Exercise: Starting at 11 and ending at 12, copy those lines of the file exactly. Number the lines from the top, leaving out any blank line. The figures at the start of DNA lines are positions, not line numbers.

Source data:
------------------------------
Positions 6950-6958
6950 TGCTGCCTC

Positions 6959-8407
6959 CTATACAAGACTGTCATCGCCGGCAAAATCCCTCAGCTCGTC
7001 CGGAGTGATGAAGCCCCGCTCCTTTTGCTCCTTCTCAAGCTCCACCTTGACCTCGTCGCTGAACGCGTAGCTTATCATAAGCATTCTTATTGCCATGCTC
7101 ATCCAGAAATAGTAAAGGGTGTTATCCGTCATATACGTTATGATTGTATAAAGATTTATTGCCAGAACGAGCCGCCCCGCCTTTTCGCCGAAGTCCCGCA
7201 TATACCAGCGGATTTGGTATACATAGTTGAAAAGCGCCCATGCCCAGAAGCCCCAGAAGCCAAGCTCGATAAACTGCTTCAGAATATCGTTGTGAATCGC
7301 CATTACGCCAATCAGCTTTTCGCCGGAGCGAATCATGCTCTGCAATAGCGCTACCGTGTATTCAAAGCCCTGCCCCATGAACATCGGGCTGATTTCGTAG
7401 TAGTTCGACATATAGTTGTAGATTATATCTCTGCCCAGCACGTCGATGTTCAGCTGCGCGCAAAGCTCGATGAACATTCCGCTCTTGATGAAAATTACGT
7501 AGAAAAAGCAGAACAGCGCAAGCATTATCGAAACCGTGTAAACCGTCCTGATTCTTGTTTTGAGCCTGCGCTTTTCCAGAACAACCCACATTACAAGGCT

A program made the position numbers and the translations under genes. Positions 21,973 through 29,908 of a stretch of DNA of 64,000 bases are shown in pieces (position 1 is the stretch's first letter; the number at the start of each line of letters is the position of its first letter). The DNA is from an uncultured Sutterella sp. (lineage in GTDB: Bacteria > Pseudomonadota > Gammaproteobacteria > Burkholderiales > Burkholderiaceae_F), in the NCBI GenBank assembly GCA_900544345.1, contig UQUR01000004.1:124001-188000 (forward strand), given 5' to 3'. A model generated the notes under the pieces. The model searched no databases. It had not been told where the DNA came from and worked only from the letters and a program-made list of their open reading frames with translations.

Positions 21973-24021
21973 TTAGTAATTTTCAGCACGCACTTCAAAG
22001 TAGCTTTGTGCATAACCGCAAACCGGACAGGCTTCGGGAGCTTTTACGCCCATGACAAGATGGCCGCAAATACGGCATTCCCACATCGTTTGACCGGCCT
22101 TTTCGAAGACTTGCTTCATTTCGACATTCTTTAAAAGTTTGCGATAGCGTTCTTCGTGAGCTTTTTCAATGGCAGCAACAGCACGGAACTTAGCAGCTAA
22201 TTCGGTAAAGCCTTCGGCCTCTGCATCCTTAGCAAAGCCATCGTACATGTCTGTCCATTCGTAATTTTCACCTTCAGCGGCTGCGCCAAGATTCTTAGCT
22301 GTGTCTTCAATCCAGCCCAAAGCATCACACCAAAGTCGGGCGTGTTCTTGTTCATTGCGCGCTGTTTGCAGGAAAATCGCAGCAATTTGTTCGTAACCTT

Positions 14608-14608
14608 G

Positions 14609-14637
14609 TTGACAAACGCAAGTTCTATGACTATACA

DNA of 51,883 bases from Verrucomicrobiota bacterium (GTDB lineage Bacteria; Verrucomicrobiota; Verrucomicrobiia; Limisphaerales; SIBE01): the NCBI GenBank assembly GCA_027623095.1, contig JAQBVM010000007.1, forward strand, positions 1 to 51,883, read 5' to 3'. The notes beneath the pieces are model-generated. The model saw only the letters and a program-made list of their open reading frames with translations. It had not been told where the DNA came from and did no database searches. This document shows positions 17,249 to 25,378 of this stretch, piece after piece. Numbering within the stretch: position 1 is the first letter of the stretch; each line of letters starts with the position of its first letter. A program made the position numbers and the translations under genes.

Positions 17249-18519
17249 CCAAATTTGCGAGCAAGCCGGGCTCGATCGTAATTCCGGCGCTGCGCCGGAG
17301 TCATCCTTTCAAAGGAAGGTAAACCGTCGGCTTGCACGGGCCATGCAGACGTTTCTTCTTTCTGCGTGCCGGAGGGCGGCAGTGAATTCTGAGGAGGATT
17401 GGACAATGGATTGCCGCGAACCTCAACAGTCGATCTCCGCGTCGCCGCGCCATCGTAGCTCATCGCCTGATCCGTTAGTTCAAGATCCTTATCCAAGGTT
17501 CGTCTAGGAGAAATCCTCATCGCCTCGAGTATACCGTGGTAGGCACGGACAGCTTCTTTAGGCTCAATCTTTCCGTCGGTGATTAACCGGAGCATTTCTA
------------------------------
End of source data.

A program made the position numbers and the translations under genes. Positions 21,973 through 29,908 of a stretch of DNA of 64,000 bases are shown in pieces (position 1 is the stretch's first letter; the number at the start of each line of letters is the position of its first letter). The DNA is from an uncultured Sutterella sp. (lineage in GTDB: Bacteria > Pseudomonadota > Gammaproteobacteria > Burkholderiales > Burkholderiaceae_F), in the NCBI GenBank assembly GCA_900544345.1, contig UQUR01000004.1:124001-188000 (forward strand), given 5' to 3'. A model generated the notes under the pieces. The model searched no databases. It had not been told where the DNA came from and worked only from the letters and a program-made list of their open reading frames with translations.

Positions 21973-24021